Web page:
Ramzy Baroud of the online newspaper Palestine Chronicle says that the Palestinians are taking their efforts beyond the US-Israeli circle, even though Washington vowed to cancel funding for Unesco after it gave full membership to the Palestinians.
“What the Palestinians are doing right now, they are changing the rules of the game,” he said. “They are saying, ‘let’s get the international community involved here.’ The US and Israel are finding this extremely upsetting.”
Baroud says that the Palestinians are pushing to get into more international organizations, and particularly into the United Nations itself. The process that led to recognizing Palestine as an independent member of Unesco, he noted, is very similar to the process for gaining full membership in the UN.
“The fact that 107 countries recognized Palestine as a state, as opposed to 14 that did not, is a very good sign regarding Palestinian recognition in the mother organization – that is, the United Nations,” he said.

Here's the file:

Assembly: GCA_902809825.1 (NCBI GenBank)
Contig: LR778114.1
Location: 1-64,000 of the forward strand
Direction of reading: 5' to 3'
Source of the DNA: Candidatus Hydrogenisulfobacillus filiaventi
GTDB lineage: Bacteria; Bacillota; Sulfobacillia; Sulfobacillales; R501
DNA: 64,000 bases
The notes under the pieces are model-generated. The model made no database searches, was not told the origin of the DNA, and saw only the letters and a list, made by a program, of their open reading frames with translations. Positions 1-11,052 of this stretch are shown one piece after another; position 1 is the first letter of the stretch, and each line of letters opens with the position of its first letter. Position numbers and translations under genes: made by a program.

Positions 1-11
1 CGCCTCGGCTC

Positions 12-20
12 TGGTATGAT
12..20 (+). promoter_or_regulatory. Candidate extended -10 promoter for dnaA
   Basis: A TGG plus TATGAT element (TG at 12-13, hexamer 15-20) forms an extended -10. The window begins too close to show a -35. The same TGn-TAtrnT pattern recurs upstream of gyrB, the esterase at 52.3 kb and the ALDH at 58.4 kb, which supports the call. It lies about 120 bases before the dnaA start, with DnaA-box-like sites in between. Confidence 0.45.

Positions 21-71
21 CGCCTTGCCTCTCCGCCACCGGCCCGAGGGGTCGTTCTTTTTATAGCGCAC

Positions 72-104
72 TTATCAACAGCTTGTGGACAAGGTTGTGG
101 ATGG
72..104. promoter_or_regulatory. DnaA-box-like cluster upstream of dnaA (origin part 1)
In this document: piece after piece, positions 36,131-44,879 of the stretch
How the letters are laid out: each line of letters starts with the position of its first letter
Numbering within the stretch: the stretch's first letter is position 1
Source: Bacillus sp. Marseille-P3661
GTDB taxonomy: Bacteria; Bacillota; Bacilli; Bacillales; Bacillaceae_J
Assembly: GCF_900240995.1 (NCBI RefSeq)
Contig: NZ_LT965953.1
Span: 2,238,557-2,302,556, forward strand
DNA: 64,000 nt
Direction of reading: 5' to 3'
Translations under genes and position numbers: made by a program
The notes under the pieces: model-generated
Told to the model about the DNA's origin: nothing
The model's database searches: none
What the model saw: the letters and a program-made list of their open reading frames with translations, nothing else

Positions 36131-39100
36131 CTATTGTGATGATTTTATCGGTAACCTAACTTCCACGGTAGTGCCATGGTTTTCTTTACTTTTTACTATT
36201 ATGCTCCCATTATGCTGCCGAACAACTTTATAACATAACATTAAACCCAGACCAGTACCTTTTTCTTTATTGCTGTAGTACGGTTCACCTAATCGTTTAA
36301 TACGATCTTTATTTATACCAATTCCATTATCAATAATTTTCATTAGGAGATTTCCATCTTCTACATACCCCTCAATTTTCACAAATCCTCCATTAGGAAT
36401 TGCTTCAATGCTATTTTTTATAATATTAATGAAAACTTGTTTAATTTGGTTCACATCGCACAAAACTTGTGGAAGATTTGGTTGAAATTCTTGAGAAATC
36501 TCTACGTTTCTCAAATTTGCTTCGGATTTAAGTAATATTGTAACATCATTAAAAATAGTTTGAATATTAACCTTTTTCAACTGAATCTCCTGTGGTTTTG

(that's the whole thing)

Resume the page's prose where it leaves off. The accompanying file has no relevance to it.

However, Ivan Eland of the Independent Institute says that the main difference between the Unesco vote and the Palestinian statehood bid is that the US can veto the bid in the Security Council.
“[In] this vote, there is no veto. People went against the US and Israel and voted Palestine in as a member,” he said.
There has been debate about whether joining Unesco has any practical advantage for the Palestinians, or whether it is just a political gambit. Eland says that Unesco is mostly known for preserving cultural and historical sites, and Palestinians feel that Israelis are trying to erase their culture.
Aside from the numerous Unesco programs, the symbolic idea of the Palestinians being accepted over the objections of the US and Israel is very significant. Eland says that the Palestinians are trying a new route in their efforts to have a state.
“They are trying [a] peaceful protest and [they are] trying to get into more and more international organizations to build their legitimacy,” he said. “I think it is a better way than violence.”